Who remembers the story of The Ugly Duckling? That duckling, big and awkward compared to the other ducklings, ran away from home because everyone in the farmyard – the other animals, and even the farmer – were mean to him for being ugly, for being different. As seasons passed, the Ugly Duckling traveled far, trying to fit in – to find himself – with wild geese, chickens, even a cat. Finally, feeling very sad and very ugly, he made his way to a pond, looked into the mirror-like water and saw reflected a beautiful swan – he was happy and felt good about himself for the first time when he recognized his swan self, and was accepted into the group of swans. I wonder what the lesson of that story can be for us UUs? Some of us feel like the Ugly Duckling, finally finding people who recognize and accept us; but all of us, together can be the farmyard ducks who shun people who are different, we can be swans, accepting those who are just like us, beautiful and graceful. But we UUs are encouraged to re-write the story all together. We recognize that our community is beautiful not because we’re all the same but because we’re different. Our tradition itself has many different sources – like the roots of a family tree.

These sources give us a sense of the diversity of our theological identity as UUs.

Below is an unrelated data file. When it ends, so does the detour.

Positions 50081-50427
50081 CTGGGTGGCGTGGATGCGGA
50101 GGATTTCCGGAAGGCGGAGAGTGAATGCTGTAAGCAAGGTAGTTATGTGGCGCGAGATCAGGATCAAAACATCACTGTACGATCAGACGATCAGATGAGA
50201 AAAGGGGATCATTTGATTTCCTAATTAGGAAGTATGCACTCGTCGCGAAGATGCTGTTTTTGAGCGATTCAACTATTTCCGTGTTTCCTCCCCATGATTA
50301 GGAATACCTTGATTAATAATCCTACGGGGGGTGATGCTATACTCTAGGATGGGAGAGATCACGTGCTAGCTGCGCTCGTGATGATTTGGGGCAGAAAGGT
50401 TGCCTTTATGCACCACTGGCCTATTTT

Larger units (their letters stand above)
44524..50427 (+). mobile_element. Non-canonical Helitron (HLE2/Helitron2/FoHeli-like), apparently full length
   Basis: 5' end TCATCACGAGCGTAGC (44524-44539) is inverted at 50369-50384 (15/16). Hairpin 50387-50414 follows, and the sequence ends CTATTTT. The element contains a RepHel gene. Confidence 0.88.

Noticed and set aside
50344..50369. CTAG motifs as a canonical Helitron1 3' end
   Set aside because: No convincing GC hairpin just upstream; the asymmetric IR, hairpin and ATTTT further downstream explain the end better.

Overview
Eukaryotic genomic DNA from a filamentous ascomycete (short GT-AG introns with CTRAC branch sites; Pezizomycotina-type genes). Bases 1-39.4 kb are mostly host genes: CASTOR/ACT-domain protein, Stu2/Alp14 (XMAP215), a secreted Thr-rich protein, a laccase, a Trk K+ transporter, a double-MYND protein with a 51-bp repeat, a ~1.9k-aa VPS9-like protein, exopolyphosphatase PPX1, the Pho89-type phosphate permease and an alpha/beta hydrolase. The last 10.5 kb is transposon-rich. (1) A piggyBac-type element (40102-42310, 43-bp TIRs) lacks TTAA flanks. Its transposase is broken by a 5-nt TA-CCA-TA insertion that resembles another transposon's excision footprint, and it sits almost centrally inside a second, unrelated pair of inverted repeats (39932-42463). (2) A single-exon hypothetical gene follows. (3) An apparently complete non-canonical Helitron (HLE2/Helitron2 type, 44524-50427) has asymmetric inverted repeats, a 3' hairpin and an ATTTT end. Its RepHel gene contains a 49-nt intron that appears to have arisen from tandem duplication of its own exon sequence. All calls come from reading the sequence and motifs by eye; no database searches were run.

• Direct experience of that transcending mystery and wonder, affirmed in all cultures, which moves us to a renewal of the spirit and an openness to the forces which create and uphold life;
  • Words and deeds of prophetic women and men which challenge us to confront powers and structures of evil with justice, compassion, and the transforming power of love;
  • Wisdom from the world’s religions which inspires us in our ethical and spiritual life;
  • Jewish and Christian teachings which call us to respond to God’s love by loving our neighbors as ourselves;
  • Humanist teachings which counsel us to heed the guidance of reason and the results of science, and warn us against idolatries of the mind and spirit;
  • Spiritual teachings of Earth-centered traditions which celebrate the sacred circle of life and instruct us to live in harmony with the rhythms of nature.

Rev. Kathleen Rolenz said, “Throughout history, we have moved to the rhythms of mystery and wonder, prophecy, wisdom, teachings from ancient and modern sources, and nature herself.”[iv]

ALL of these very different sources are part of Unitarian Universalist identity – all of them. So ideally, UU community identity is like an alternate universe farmyard, where all the animals see beauty and value in each other, and in the diversity of their community. That is the community identity that both our principles and our sources hold up not as a mirror reflection, but as a vision of what can be.